Dermatology is a complicated and difficult specialty with many different conditions that fall under its umbrella, ranging from eczema to psoriasis, acne and more. Today we explore eczema, a catch-all term for a large variety of conditions.
Eczema is a dermatological condition where patches of skin become inflamed, itchy, red, cracked, and rough. Different stages and types of eczema affect 31.6 percent of people in the United States.
Eczema can be triggered by certain foods, including nuts and dairy, and can also be triggered by environmental factors like smoke and pollen. While symptoms vary depending on age, eczema usually includes scaly, itchy patches of skin. Eczema is not a curable condition but is not contagious. Treatment focuses on healing and soothing damaged skin and causing relief for the symptoms.
This is a common disease in children and is known by several names:
Children often get atopic dermatitis (AD) during their first year of life. If a child gets AD during this time, you’ll see dry and scaly patches on their skin; specifically on the scalp, forehead, face and cheeks. The itch is intense, and scratching can lead to a skin infection. Treatment and good skin care can help relieve much of the symptoms.
Contact dermatitis is caused by touching something that causes a rash; for example, a health care who develops an allergy to latex and touches their face, causing contact dermatitis there.
In the case of allergic contact dermatitis, this can be a skin reaction triggered either by allergens that have never affected you before or allergens that have always been a problem for you.
In the case of irritant contact dermatitis, this skin reaction is triggered by a substance that is usually a problem for people, such as bleach, battery acid, or pepper spray. You can also develop irritant contact dermatitis with repeated, excessive contact with water, soap and foods. People who spend a lot of time with wet hands, such as bartenders, nurses and beauticians, are at risk for this.
Dyshidrotic eczema (DE) is known by several names, including:
DE is caused when the skin cannot protect itself as well as it should, causing itchy, dry skin and deep-seated, small blisters on their hands or feet. The blisters are often very itchy and painful, and when they clear after two or three weeks, the skin is red, dry and cracked.
There is no cure for DE. People with DE suffer from flare-ups when the weather gets hotter, when their hands are wet for prolonged periods of time, or when they’re stressed. DE ranges from mild to debilitating depending on the severity of symptoms. For example, a severe flare-up on the feet can impact walking, while a severe flare-up on the hands can make washing oneself or doing dishes a difficult prospect.
WIth hand eczema, the skin on your hands can be thick, dry and scaly. You may have deep, painful cracks in the skin of your hands that even bleed. Symptoms of hand eczema that differentiate it from mere dry skin include:
Anything that irritates the skin can cause hand eczema, even something as simple as water. Relief requires finding the cause. Treatment involves avoiding the trigger and a moisturizer, barrier repair cream or cortisone cream. Without treatment and preventive measures, hand eczema tends to worsen, so it’s important to see a dermatologist before the condition degrades and becomes more serious.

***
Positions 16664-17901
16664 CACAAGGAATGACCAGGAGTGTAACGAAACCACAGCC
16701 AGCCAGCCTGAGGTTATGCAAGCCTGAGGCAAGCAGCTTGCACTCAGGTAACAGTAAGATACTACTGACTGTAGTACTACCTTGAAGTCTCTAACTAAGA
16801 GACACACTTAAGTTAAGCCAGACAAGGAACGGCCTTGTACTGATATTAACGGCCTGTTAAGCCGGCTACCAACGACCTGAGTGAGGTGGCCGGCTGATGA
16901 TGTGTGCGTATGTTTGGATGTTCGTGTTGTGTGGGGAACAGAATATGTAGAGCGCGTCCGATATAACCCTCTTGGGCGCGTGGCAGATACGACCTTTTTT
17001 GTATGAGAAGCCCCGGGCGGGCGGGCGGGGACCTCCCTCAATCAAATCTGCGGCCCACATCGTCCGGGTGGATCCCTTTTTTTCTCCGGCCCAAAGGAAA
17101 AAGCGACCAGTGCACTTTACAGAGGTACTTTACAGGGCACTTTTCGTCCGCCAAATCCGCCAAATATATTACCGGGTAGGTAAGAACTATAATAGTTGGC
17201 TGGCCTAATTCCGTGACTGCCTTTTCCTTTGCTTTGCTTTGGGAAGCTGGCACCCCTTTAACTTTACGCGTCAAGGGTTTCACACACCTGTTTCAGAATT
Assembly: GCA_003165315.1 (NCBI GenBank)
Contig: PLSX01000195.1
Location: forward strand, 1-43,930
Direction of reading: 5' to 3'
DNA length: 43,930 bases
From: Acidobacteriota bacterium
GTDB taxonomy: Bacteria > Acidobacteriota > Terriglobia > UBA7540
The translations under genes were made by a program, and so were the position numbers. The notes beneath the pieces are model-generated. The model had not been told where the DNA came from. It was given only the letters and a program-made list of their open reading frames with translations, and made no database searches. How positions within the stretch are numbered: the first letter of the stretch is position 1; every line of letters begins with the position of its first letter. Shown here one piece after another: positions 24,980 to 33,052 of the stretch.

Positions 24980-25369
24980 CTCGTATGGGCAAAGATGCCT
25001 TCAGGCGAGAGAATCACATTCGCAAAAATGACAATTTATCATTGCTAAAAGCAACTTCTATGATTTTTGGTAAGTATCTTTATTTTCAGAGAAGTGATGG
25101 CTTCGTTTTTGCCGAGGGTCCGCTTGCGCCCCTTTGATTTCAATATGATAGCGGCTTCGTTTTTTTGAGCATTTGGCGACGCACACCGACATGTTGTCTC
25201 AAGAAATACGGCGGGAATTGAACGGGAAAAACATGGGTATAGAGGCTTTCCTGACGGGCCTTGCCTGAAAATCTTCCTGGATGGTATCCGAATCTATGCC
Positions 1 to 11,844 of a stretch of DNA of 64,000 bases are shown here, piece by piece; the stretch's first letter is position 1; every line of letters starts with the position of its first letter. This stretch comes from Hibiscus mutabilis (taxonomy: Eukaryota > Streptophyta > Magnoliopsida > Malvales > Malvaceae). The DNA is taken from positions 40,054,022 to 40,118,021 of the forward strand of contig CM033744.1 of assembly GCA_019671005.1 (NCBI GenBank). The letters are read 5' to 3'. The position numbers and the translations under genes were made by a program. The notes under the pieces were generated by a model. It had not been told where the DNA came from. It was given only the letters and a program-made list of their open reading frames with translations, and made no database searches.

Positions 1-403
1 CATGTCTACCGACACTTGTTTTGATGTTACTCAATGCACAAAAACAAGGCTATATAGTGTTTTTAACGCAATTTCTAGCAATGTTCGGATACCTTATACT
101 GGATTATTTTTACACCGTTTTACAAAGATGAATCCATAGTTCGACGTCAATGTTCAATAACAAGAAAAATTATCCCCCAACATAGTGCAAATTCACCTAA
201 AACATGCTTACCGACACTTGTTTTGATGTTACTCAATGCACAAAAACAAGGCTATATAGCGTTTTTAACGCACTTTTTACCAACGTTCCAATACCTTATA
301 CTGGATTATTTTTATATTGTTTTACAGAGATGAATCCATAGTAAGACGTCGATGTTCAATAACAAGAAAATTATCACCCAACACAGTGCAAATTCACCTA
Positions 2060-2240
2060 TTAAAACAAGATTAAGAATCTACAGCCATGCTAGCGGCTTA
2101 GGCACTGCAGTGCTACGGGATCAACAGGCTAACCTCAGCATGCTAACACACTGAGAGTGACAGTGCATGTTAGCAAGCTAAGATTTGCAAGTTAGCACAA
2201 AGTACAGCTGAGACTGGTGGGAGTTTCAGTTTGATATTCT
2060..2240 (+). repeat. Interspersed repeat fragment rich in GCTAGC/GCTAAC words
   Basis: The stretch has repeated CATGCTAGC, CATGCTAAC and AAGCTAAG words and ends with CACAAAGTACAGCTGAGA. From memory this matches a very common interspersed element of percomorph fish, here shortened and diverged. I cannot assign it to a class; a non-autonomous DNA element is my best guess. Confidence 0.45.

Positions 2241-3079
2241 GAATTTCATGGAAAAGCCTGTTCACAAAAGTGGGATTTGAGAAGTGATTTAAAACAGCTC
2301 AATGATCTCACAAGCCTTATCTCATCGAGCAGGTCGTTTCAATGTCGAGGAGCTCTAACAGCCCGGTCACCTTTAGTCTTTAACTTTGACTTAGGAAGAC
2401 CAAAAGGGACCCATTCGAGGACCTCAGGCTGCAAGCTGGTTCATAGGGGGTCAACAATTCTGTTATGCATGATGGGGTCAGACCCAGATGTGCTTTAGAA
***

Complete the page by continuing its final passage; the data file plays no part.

Neurodermatitis begins with an itch that develops anywhere on the body: arm, leg, back of the neck, anal and genital areas. The itch is so intense that it can be felt during sleep and wake people out of a sound sleep with the need to scratch. Unlike eczema, psoriasis, and other itchy skin conditions, people tend to develop just one or two itchy patches.
The cause of neurodermatitis is still unknown, but triggers can increase the risk of developing it. These triggers include:
People with this skin problem see coin-shaped (nummular) circles of irritated skin appear, often after a skin injury such as an insect bite or a burn. The patches may range in number from one to many and last for months. This condition is also known by multiple names:
Patches on the skin tend to start as a series of tiny, reddish spots and blister-like sores that then enlarge and grow together, forming a coin-shaped patch. The patches tend to exhibit the following symptoms:
Stasis dermatitis is known by several names, including:
This skin condition occurs in people with poor blood circulation. Poor blood flow tends to occur in the lower legs, so that’s where stasis dermatitis tends to be seen, in either one or both legs.
Stasis dermatitis commonly occurs in the lower legs because of the way the blood veins in the legs are set up. These leg veins have one-way valves that push blood up the legs, but as we age, these valves weaken and stop working properly, causing blood to leak out and pool. This is known as “venous insufficiency.”
Just having venous insufficiency does not mean you’ll get stasis dermatitis, but watching for signs and symptoms is important, as treatment and self-care can keep the condition from becoming severe. A sign to watch out for is swelling around the ankle that tends to clear while you sleep and return during the day. Other signs include discolored skin and varicose veins.